Volkswagen Amarok review
The Volkswagen Amarok was voted the Best Pick-Up of 2013 at the Auto Express awards, offering SUV-rivalling quality and equipment
The Volkswagen Amarok has rewritten rulebook in the 4x4 pick-up truck class. It has a vast load bed and is more than up to the rigours of a working life, but the quality inside the cabin is on a par with family SUVs. There's plenty of space inside, and the dashboard shares its appearance with the VW Tiguan, although it's made from harder wearing materials. There are commercial versions offered, but the more leisure oriented models come with a powerful 2.0-litre diesel engine, and selectable four-wheel drive, which helps efficiency. The Amarok still feels rather agricultural to drive, but it's better than all of its rivals.
Our choice: Amarok 2.0 TDI 4MOTION Highline
The VW Amarok is big. It's over 5.2 metres long, and there's no disguising its bulk. So instead VW have gone bold with the design. Squared-off, flared wheelarches, and VW's latest family look give it presence, while top-spec Trendline models get big alloy wheels and chrome for the rear bumper and rollbars. Inside, the Amarok is still fairly utilitarian, but the design is simple, logically laid out and will be familiar to anyone who has driven a recent VW. And while some of the plastics are a little low rent, the quality is leagues ahead of its pick-up rivals.
The VW Amarok is designed for a woking life, so the suspension has been tuned to cope with a variety of loads. As a result, it can become rather bouncy when you're not carrying a heavy items over the back axle. The steering has a lot of turns from lock to lock, while the gearshift is fairly precise. The 2.0 TDI diesel has plenty of pulling power, particularly in twin turbo 178bhp BiTDI guise, so overtaking is easy, but because the Amarok is so tall, there's lots of body roll in corners. Still, it never feels anything less than safe and predictable, while the strong brakes inspire confidence. All versions get a six-speed manual transmission as standard, while an eight-speed auto is available as an option. Entry-level models are fitted with a rugged, manually selectable four-wheel drive set-up, but more expensive variants get a more sophisticated permanent system.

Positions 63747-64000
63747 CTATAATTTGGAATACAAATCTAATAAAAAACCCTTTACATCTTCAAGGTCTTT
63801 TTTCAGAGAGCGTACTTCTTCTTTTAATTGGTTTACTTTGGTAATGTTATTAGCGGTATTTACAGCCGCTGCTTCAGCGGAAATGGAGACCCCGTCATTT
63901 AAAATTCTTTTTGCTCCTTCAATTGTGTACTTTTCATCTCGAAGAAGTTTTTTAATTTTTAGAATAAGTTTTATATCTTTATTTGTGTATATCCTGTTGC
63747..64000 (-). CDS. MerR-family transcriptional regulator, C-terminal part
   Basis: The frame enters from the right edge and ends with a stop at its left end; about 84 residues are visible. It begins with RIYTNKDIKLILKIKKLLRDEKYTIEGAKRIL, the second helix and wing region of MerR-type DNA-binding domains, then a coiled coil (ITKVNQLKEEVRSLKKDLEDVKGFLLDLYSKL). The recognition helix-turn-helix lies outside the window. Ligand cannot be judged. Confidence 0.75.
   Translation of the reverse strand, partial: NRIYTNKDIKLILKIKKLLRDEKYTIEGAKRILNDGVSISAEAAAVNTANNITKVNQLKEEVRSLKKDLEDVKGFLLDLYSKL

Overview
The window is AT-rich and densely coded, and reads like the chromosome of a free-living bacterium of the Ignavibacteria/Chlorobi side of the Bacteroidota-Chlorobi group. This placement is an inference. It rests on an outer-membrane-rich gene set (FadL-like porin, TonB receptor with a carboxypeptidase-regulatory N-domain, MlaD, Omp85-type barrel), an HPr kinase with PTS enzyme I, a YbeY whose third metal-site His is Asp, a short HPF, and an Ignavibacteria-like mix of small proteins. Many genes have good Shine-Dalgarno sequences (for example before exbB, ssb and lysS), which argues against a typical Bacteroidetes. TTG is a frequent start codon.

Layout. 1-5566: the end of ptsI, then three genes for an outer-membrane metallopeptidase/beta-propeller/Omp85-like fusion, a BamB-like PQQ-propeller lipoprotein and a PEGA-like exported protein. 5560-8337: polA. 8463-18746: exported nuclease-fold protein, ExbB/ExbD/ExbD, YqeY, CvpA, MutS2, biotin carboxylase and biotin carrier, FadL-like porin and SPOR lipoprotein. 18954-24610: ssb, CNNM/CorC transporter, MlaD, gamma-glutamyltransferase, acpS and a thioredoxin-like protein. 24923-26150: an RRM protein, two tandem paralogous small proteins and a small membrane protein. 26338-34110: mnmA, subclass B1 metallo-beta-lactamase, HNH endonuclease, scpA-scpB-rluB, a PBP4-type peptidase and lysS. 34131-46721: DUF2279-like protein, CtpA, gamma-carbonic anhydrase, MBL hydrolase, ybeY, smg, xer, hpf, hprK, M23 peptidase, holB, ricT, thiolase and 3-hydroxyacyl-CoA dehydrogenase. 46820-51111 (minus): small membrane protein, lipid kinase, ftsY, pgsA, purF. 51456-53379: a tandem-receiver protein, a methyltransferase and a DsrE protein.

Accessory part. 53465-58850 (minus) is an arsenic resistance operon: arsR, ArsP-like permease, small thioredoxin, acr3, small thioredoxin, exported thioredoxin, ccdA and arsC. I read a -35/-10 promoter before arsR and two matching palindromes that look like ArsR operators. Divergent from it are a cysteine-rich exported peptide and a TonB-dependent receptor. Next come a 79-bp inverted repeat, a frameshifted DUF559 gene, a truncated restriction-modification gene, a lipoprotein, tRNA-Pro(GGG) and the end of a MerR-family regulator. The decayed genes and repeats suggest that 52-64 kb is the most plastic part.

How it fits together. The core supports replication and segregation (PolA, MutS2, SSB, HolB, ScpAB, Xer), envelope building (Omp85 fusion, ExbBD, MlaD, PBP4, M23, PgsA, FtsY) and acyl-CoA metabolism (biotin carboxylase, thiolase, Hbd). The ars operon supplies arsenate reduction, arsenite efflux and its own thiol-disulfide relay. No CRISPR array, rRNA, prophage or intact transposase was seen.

The VW Amarok was developed from scratch, but the 2.0-litre diesel is used elsewhere in the VW range, so should prove reliable. Variable service intervals will come around depending on how hard you use the Amarok, and servicing is carried out by VW's commercial vehicle network. The Amarok comes with driver, passenger and side airbags, stability control, hill descent control and hill hold assist. Drive modes are selectable electronically, and the stability control system can prevent a towed trailer from getting out of control.
There's plenty of space for five people in the cabin - and optional running boards and interior grab handles help you to get in there. At the back, the load bed is wide enough to accommodate a forklift pallet, and can carry a ] payload of around 1,100kg, depending on which model you choose. The bed contains a 12-volt power socket, and can be coated with a durable bedlining, but the lack of a lockable bed cover is a serious omission. Still, the options list has a wide variety of tonneaus and full height coverings to choose from.
The Amarok is capable of 35.8mpg, which is similar to the Mitsubishi L200, but around 5mpg poorer than the Toyota Hilux, As with all pick-ups, the Amarok benefits from a flat rate of tax, so it makes sense if your work car is your only mode of transport. In terms of price, the Amarok is similar to the Ford Ranger, but the Toyota Hilux and Mitsubishi L200 are cheaper. However, the VW benefits from stronger residuals and comes packed with standard kit, particularly in generously appointed Highline guise.